This case serves as a reminder of the broad differential diagnosis for a patient with pancytopenia. Congenitally acquired causes for cytopenias include Fanconi Anemia, dyskeratosis congenita (supported by nail dystrophy and pulmonary fibrosis), ShwachmanDiamond Syndrome (pancytopenia with pancreatic insufficiency) and congenital amegakaryocytic thrombocytopenia (typically with history of severe thrombocytopenia as a neonate) [5]. Acquired aplastic anemia has many causes, including medications (chloramphenicol, nonsteroidal anti-inflammatories, anti-thyroid drugs, corticosteroids, penicillamine, allopurinol, and gold) and infections. Classically Parvovirus B19 causes megaloblastic anemia but several case studies have shown aplastic anemia. Additionally, Epstein-Barr virus, HIV, and hepatitis may cause aplastic anemia [5]. Autoimmune diseases may initially present with pancytopenia, including systemic lupus erythematosus. Nutritional deficiencies may cause pancytopenia including copper, folate, and B12 deficiency. Breastfed infants of Vitamin B12-deficient mothers are also at risk for deficiency [6]. Vitamin-D dependent rickets in breastfed infants has reportedly caused bone marrow fibrosis and pancytopenia. Also on the differential are processes that infiltrate the marrow space, such as leukemia and lymphoma [7,8]. Finally, providers should consider genetic syndromes including DiGeorge Syndrome and cartilage-hair hypoplasia (absolute lymphocyte counts and T-cell counts for age are generally low, with neutropenia reported) [9].

The patient discussed in this case had cytopenias revealed during a workup for her viral-type symptoms, a classic clinical progression. One limitation of this case is the lack of medical intervention which is often used in Evans Syndrome, including glucocorticoids, IV immunoglobulin, Cyclosporin A or immunomodulatory agents such as Mycophenolic acid [1,3,4]. Notably, the few existing studies regarding treatment have shown high rates of treatment resistance or failure [3].


Evans Syndrome, though a relatively rare diagnosis, should be considered when presented with a patient with pancytopenia. The differential is broad but keeping this diagnosis in mind could drastically change the course of management.

Journal of Paediatrics and Neonatal Disorders

Tables at a glance
Table 1
Figures at a glance
Figure 1

Figure 1: Patient’s laboratory data over time

Day 0
Initial emergency center visit. Diagnosed with bronchitis, prescribed Azithromycin for 5 days and Methylprednisolone for 6 days
Day 1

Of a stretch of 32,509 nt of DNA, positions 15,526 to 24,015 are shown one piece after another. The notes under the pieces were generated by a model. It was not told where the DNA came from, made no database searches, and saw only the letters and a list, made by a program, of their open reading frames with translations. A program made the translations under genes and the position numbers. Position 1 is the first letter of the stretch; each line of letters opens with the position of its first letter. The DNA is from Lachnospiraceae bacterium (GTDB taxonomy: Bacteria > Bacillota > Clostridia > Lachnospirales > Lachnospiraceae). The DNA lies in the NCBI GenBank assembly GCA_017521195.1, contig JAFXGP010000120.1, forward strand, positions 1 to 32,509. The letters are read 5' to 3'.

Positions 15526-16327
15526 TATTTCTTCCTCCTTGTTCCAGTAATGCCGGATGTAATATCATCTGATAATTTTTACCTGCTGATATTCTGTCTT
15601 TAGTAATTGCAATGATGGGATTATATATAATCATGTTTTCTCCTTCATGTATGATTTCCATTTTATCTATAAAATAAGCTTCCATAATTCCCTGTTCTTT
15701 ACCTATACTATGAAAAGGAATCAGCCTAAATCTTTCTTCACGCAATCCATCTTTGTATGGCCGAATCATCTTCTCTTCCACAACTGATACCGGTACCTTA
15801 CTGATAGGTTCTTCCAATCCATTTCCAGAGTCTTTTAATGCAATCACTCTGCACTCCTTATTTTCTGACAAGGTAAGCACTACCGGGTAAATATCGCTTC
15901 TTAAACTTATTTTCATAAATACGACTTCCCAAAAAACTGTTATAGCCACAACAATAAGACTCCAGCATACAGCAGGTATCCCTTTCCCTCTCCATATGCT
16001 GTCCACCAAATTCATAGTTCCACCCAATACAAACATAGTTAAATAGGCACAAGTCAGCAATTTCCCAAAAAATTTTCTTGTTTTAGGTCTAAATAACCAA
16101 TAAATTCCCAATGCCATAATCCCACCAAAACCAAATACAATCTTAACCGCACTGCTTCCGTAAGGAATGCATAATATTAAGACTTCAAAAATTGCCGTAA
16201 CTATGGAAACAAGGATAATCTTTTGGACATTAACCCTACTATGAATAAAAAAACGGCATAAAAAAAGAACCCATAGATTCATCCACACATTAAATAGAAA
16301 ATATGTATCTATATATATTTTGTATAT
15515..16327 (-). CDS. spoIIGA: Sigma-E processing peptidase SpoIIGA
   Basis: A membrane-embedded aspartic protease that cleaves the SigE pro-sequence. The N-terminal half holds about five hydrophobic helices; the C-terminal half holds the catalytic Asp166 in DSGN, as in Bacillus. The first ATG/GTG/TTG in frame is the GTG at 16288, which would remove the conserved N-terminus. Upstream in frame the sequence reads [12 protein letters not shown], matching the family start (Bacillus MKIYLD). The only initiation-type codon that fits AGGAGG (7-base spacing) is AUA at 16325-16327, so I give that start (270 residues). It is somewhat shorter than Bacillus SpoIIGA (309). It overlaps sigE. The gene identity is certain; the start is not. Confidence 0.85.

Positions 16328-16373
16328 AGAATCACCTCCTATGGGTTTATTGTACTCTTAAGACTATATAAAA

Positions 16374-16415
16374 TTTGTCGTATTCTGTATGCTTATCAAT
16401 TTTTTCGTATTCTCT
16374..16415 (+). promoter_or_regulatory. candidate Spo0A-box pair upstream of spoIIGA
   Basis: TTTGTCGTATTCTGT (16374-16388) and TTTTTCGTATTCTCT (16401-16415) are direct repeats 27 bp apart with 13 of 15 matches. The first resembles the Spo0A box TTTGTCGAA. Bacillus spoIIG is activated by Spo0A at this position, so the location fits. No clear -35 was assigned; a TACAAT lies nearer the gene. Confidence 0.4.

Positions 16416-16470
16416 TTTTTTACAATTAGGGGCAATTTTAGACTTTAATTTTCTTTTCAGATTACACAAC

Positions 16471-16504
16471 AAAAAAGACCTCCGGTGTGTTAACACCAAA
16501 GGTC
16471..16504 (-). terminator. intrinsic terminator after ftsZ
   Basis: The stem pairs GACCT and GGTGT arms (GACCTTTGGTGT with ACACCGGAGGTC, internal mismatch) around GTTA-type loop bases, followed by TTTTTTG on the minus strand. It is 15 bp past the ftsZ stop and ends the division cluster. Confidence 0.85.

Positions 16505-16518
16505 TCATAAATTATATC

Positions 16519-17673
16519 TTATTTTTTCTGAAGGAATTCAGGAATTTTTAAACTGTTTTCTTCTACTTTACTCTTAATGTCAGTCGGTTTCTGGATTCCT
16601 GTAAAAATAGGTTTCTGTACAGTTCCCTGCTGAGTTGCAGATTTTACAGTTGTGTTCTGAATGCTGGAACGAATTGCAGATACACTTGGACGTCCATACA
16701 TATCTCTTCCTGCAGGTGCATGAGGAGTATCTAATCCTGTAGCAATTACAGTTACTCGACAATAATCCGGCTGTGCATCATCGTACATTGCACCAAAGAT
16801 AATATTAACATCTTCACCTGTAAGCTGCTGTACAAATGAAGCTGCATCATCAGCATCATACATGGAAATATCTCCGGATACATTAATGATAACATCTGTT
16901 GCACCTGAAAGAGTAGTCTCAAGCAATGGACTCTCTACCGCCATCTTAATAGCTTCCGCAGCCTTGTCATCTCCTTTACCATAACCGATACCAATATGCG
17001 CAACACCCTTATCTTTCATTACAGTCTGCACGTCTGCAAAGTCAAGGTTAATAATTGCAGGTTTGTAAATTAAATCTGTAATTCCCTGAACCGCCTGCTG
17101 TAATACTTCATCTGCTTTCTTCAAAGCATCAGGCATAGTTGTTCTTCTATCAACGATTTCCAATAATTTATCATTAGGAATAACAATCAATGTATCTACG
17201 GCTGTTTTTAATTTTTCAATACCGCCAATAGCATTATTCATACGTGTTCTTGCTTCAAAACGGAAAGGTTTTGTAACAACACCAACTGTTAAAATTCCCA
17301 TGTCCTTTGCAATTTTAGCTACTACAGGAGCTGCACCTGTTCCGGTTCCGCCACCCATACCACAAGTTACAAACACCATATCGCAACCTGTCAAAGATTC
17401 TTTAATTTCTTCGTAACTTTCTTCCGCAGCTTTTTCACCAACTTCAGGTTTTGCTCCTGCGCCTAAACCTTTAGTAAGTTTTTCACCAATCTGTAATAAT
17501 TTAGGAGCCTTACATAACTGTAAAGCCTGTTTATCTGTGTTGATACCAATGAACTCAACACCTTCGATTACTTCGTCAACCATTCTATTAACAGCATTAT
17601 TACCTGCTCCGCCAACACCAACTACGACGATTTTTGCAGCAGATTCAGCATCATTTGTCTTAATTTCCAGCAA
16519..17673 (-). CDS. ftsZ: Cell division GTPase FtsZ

General pediatrics clinic for emergency center follow-up due to abnormal laboratory studies. Differential at that time included leukemia/lymphoma (pancytopenia, hepatomegaly, questionable recent bruising), hepatitis with viral prodrome, Epstein-Barr Virus infection (malaise, fever, cough). Instructed to continue Azithromycin and stop steroids. Ordered labs including CBC, reticulocyte count, CRP, CMP, monospot, uric acid, LDH, parvovirus titer, Hepatitis panel, and chest x-ray. At that time, pancytopenia persisted with no elevation in reticulocyte count. CMP unremarkable, with no transaminitis. Monospot was negative and other labs pending.
Day 5
General pediatrics clinic follow-up for laboratory results. Chest x-ray without pneumonia or mediastinal mass. Pancytopenia persists with decreasing platelet count. Leading diagnosis was leukemia/lymphoma versus viral suppression of bone marrow.
Day 7
Hematology/Oncology appointment. Bone marrow biopsy performed
Day 9
Phone message -Bone marrow pathology showed no leukemia. Mother confronted patient about skipping meals at school; patient admitted to 2 months of eating only one light meal per day to avoid having her body "damaged" due to obesity
Day 12
Hematology/Oncology follow-up appointment for bone marrow biopsy results. Constellation of newo-nset pancytopenia, positive Coombs test, hypercellularity on bone marrow biopsy suggestive of an immune-mediated peripheral destructive process (warm autoimmune hemolytic anemia). By definition, diagnosed with Evans Syndrome. Differential at this point also included other autoimmune and immune dysregulation phenomena such as lupus, rheumatoid arthritis, autoimmune lymphoproliferative syndrome, or chronic variable immunodeficiency. Labs sent for anti-neutrophil antibody, antiplatelet antibody, Coombs test. Cytopenias beginning to spontaneously improve, so may have been infection-triggered autoimmune event, but possible to have persistent immune-mediated cytopenias.
Day 22
Hematology/Oncology appointment. Thrombocytopenia worsening but no bleeding symptoms. Neutropenia worsening. Due to the autoimmune hemolytic anemia not worsening, treatment withheld [(would be immunomodulatory agents like CellCept (Mycophenolic acid)]
Day 26
General pediatrics follow-up appointment. Discussed diet, multivitamins and iron replacement with trace minerals supplementation.

Table 1: ​Timeline of Events